Responses of a coral reef shark acutely exposed to ocean acidification conditions

Abstract

Anthropogenic ocean acidification (OA) is a threat to coral reef fishes, but few studies have investigated responses of high-trophic-level predators, including sharks. We tested the effects of 72-hr exposure to OA-relevant elevated partial pressures of carbon dioxide (pCO2) on oxygen uptake rates, acid–base status, and haematology of newborn tropical blacktip reef sharks (Carcharhinus melanopterus). Acute exposure to end-of-century pCO2 levels resulted in elevated haematocrit (i.e. stress or compensation of oxygen uptake rates) and blood lactate concentrations (i.e. prolonged recovery) in the newborns. Conversely, whole blood and mean corpuscular haemoglobin concentrations, blood pH, estimates of standard and maximum metabolic rates, and aerobic scope remained unaffected. Taken together, newborn blacktip reef sharks appear physiologically robust to end-of-century pCO2 levels, but less so than other, previously investigated, tropical carpet sharks. Our results suggest peak fluctuating pCO2 levels in coral reef lagoons could still physiologically affect newborn reef sharks, but studies assessing the effects of long-term exposure and in combination with other anthropogenic stressors are needed.

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Acknowledgements

The authors thank the staff and technicians at the CRIOBE as well as Peter Edmunds and Steve Doo (University of California GUMP Research Station, Moorea) and Sue-Ann Watson (Queensland Museum, Australia) and Philip Munday (James Cook University) for help with CO2 analyses. This research was funded by the Australian Research Council (ARC; PDE150101266), the L’Oréal-United Nations Educational, Scientific and Cultural Organisation (UNESCO) Women in Science Foundation, an Institut des Récifs Coralliens du Pacifique Fellowship (J.L.R.), an ARC Super Science Fellowship (J.L.R.), a James Cook University Postgraduate Research Scholarship (I.A.B.), an Institute for Research and Development postdoctoral fellowship (J.M.), and the ARC Centre of Excellence for Coral Reef Studies (J.L.R., I.A.B). Additional support was provided from the Laboratoire d’Excellence CORAIL, the Station d’Ecologie Expérimentale of the CRIOBE, and the French Ministère de l’Environnement (S.P.).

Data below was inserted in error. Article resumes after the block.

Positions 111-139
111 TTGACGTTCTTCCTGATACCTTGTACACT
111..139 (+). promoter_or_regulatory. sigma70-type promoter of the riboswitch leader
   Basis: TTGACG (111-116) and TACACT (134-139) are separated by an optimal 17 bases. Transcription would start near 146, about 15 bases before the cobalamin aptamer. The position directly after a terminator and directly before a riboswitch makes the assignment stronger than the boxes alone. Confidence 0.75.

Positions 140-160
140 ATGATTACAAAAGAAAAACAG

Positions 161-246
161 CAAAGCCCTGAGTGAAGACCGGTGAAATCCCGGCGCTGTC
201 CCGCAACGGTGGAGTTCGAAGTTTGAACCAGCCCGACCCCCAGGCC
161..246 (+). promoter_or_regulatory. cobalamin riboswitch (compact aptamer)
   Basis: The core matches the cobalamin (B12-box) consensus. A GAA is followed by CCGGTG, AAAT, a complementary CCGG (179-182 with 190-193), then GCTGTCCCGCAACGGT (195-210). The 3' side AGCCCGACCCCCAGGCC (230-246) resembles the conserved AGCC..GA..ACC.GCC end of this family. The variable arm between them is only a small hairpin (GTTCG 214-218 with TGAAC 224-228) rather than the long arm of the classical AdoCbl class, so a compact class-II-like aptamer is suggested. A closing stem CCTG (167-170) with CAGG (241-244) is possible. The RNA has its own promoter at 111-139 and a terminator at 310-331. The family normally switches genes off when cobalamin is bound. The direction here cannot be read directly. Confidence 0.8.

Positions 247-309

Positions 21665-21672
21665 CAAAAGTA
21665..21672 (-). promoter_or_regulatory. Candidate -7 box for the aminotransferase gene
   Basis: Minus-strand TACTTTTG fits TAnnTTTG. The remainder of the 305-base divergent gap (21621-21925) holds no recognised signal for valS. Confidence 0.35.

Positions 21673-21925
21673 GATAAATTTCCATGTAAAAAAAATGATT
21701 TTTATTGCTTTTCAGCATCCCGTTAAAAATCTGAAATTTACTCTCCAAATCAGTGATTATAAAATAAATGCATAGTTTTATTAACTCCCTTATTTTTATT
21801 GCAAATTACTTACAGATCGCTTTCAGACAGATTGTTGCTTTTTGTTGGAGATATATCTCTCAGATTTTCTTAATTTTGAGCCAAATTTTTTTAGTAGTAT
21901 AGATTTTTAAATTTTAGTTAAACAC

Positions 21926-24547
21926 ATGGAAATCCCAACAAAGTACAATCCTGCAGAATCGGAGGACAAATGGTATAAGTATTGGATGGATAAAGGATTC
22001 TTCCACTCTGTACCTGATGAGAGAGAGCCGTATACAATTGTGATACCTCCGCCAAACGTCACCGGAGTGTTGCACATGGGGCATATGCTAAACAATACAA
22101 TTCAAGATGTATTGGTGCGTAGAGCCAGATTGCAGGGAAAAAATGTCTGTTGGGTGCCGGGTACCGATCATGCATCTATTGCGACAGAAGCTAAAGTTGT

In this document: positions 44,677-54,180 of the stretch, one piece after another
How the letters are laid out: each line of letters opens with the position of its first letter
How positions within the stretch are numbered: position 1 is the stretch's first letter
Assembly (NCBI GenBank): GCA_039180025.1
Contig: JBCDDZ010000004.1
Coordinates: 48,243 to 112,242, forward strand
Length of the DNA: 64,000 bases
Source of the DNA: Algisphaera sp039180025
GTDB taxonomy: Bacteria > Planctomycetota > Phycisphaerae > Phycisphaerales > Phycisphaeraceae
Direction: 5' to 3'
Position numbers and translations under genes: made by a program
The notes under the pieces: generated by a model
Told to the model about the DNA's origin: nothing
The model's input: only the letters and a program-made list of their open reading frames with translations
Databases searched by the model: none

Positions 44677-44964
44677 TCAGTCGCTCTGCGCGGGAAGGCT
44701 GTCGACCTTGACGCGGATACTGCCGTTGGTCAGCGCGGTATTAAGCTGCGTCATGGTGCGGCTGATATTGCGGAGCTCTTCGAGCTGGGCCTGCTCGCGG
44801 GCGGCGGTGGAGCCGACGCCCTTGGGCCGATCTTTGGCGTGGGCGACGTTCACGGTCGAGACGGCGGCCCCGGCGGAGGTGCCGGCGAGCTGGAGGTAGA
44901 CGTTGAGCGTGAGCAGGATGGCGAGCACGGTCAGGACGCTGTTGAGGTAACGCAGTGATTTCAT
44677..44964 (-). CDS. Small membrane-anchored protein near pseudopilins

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Correspondence to Jodie L. Rummer.

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Rummer, J.L., Bouyoucos, I.A., Mourier, J. et al. Responses of a coral reef shark acutely exposed to ocean acidification conditions. Coral Reefs 39, 1215–1220 (2020). https://doi.org/10.1007/s00338-020-01972-0

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Keywords

  • Acid–base
  • Blacktip reef shark
  • Haematology
  • Climate change
  • Oxygen uptake rates
  • Physiology